Sunday, 22 October 2017

Singer shares his secrets of hard work, passion and perseverance

Singer shares his secrets of hard work, passion and perseverance

A WELCOMING log fire on a chilly winter’s morning at the intimate Fawley Barn was the setting for Opera Prelude’s first lecture-recital of the year.

An enlightening account of the elusive art of auditioning provided a window into what a young professional singer faces on entering the profession.

Opera Awards Foundation bursary winner Ricardo Panela gave an honest and personal insight into “the most dreaded part of the profession — but the most necessary route to a job”.

The Portuguese-born baritone described his “audition journey” — from early choral beginnings in his village church choir, to experiences at the local music conservatoire, to surviving the music college experience in London, and finally entering the profession.

The talk was structured around the development of his audition pieces, which he performed throughout the lecture.

We learnt of the importance of choosing the right repertoire, preparing pieces for audition, dealing with rejection and feedback, and the politics of the audition process in the UK and abroad.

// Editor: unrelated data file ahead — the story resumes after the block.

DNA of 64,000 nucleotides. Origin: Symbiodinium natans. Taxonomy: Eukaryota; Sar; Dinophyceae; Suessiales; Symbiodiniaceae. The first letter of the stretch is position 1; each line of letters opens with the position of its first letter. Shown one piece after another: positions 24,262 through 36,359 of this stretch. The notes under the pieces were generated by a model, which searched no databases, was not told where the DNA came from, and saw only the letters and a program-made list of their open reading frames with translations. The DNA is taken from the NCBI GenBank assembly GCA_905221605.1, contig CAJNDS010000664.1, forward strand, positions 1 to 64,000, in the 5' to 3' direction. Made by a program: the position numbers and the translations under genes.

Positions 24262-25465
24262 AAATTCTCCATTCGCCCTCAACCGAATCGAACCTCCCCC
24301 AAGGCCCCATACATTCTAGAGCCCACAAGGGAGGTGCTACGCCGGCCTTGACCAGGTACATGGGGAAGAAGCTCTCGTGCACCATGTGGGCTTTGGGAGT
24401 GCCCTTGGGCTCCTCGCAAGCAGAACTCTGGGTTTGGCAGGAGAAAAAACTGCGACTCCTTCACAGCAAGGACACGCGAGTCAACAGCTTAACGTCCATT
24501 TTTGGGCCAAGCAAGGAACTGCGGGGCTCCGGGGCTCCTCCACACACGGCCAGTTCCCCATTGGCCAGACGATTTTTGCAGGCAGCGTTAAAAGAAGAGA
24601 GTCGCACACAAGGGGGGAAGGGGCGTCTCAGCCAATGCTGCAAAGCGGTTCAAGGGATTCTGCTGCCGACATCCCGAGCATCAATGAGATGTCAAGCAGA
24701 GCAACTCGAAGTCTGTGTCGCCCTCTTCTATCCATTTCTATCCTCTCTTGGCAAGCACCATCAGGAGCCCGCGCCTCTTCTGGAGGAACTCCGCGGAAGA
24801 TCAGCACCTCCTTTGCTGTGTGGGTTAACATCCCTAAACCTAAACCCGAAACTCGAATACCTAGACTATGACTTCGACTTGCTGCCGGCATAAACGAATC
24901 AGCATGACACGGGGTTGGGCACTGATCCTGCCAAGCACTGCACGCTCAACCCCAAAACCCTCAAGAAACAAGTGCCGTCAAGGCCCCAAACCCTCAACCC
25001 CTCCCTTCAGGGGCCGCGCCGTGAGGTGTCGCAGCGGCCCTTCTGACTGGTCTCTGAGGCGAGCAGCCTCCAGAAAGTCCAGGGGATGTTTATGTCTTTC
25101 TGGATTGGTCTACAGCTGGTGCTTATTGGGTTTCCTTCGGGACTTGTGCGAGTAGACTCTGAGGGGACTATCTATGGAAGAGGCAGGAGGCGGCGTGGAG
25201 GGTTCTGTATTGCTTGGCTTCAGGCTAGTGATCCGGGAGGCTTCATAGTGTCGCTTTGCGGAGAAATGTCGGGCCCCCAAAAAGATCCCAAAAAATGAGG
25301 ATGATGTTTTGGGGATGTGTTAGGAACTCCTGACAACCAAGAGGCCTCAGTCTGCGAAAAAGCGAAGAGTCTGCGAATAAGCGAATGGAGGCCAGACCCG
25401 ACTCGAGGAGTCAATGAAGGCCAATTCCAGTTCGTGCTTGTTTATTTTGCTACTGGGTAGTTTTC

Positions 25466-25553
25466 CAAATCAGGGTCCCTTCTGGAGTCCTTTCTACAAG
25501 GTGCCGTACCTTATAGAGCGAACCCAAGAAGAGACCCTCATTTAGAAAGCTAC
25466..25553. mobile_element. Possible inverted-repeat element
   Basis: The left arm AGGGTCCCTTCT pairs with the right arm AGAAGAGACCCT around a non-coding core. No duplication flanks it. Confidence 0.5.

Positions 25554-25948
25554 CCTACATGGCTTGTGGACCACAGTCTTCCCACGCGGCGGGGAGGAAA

Panela drew us in with his fluent discourse and engaging performance style. A sensitive accompaniment was provided by Natalie Burch on piano.

Amusing anecdotes illustrated what can go wrong in an audition and here Panela had some practical advice for younger singers.

It is not enough to turn up on the day having prepared the singing repertoire. Better to learn something about the audition panel and try to anticipate what could go wrong — whether it’s a case of the pianist losing the score, having to wait several hours in an audition waiting room with no water, or getting lost on the way.

Panela pulled no punches, he told it as it is — the route into the performing arts is through sustained hard work with setbacks along the way.

His experiences, however, testified to the importance of perseverance, focus, and a passion for your subject. It also helps not to give up at the “first bump” — relevant for all of us whatever our occupation! Opera Prelude, meanwhile, has plans to reach out to a wider audience. The charity’s director, Fiona Hamilton, is increasingly aware of the challenges young singers face after leaving conservatoire, with the need to compete for a dwindling number of performance opportunities in the UK before they are ready to try to further their careers abroad.

This autumn, Opera Prelude hopes to extend its outreach remit by offering music students a series of practical workshops on subjects such as preparing audition repertoire, finding an agent, completing funding applications and improving communication skills — all vital skills for any singer hoping to have a professional career.

Watch this space.

Mandy Beard

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